What is Domestic Violence?

What is Domestic Violence?

By: Alex Graziano

It is a common misconception that domestic violence only occurs when one spouse physically strikes another. It is also common for people to believe that men are generally the only ones who are ever prosecuted for domestic violence. In the last twenty years, many states have adopted an expanded definition of "domestic violence."

Our family law attorneys at Pope McMillan, P.A. primarily address domestic violence matters in the context of restraining orders, rather than criminal cases. North Carolina has a multi-part statute that defines the term "domestic violence" for the purpose of obtaining a restraining order against someone.

First, the offensive act must have been between two people who have some sort of personal relationship, such as boyfriend-girlfriend, husband-wife, father-mother, brother-sister, etc. If the offensive act occurred between two strangers or acquaintances a protective order can still be sought but it is not considered domestic violence. Additionally, if the offensive act was committed against the minor child of someone who had a personal relationship with the aggressor, that would also suffice for domestic violence.

Second, the aggressor has to have committed some sort of act covered by the statute. The statute lists three main grounds for a Domestic Violence Protective Order: (1) attempting to cause bodily injury, or intentionally causing bodily injury; or (2) placing the victim or a member of the victim's family/household in fear of imminent serious bodily injury or continued harassment that rises to such a level as to inflict substantial emotional distress; or (3) committing an act defined in N.C.G.S. 14-27.21 through N.C.G.S. 14-27.33.

The first basis for getting a domestic violence order sounds straight-forward: a person strikes another person with whom they have a personal relationship. Certainly, many instances of domestic violence occur under this scenario. The relatively unknown scenario is the second basis for an order. Many people are not aware that someone who threatens you with bodily harm, whether with words or actions, can absolutely have a domestic violence order taken out against them. Furthermore, a person who continuously harasses someone with disgusting remarks, hurtful words, or other forms of badgering can also have a domestic violence order taken out against them. The law is clear here: it is not necessary that someone strike you in order for it to be domestic violence in the eyes of the law.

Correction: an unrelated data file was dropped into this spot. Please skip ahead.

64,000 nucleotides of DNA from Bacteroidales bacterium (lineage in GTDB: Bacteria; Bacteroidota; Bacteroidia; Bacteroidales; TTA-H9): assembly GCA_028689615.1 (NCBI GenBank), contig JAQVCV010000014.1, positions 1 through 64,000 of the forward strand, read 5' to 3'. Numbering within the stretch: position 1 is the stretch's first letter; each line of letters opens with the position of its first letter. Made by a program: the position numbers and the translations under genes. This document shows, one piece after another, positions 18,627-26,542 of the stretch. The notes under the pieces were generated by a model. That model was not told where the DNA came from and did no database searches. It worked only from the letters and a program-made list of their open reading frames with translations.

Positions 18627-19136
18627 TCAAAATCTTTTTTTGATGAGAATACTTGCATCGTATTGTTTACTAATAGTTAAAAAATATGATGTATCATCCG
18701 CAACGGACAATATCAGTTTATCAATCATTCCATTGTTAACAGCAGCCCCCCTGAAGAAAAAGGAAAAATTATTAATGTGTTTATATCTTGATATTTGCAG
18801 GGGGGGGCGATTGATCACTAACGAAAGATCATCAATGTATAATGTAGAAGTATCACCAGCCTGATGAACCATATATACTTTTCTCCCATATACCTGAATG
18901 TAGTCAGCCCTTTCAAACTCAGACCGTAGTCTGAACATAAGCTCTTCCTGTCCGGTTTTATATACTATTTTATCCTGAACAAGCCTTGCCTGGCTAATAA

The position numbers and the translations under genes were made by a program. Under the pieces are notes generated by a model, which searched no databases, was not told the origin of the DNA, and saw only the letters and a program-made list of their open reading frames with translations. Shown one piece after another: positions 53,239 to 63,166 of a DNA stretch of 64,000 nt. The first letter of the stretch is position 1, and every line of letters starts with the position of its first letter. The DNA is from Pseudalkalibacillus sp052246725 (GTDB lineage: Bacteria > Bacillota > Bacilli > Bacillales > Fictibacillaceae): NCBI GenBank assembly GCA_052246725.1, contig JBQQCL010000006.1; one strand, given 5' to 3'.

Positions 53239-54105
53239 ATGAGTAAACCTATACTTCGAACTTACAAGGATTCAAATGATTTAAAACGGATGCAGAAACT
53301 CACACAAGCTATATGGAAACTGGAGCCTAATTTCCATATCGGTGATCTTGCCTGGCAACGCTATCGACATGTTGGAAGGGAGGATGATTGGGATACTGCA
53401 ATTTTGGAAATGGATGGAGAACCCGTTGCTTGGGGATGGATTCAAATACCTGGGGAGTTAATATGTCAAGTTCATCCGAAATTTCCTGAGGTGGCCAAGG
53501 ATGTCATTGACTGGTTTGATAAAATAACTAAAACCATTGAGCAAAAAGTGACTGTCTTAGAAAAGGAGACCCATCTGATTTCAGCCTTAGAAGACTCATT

While this article does not address the specific grounds for criminal prosecution, a protective order can still be immensely helpful. A Judge can order that the aggressor refrain from doing a number of things, including contacting, harassing, intimidating, or going to the victim's home, work, school, or anywhere else where he or she obtains shelter. The power of a Domestic Violence Order is substantial, and violations of an order are punishable by fines and/or imprisonment.

If you ever believe you are the victim of domestic violence, regardless of whether it is physical or verbal, please contact one of the family law attorneys at Pope McMillan, P.A. It is incredibly important that you seek the protection necessary for your safety and the safety of your family.

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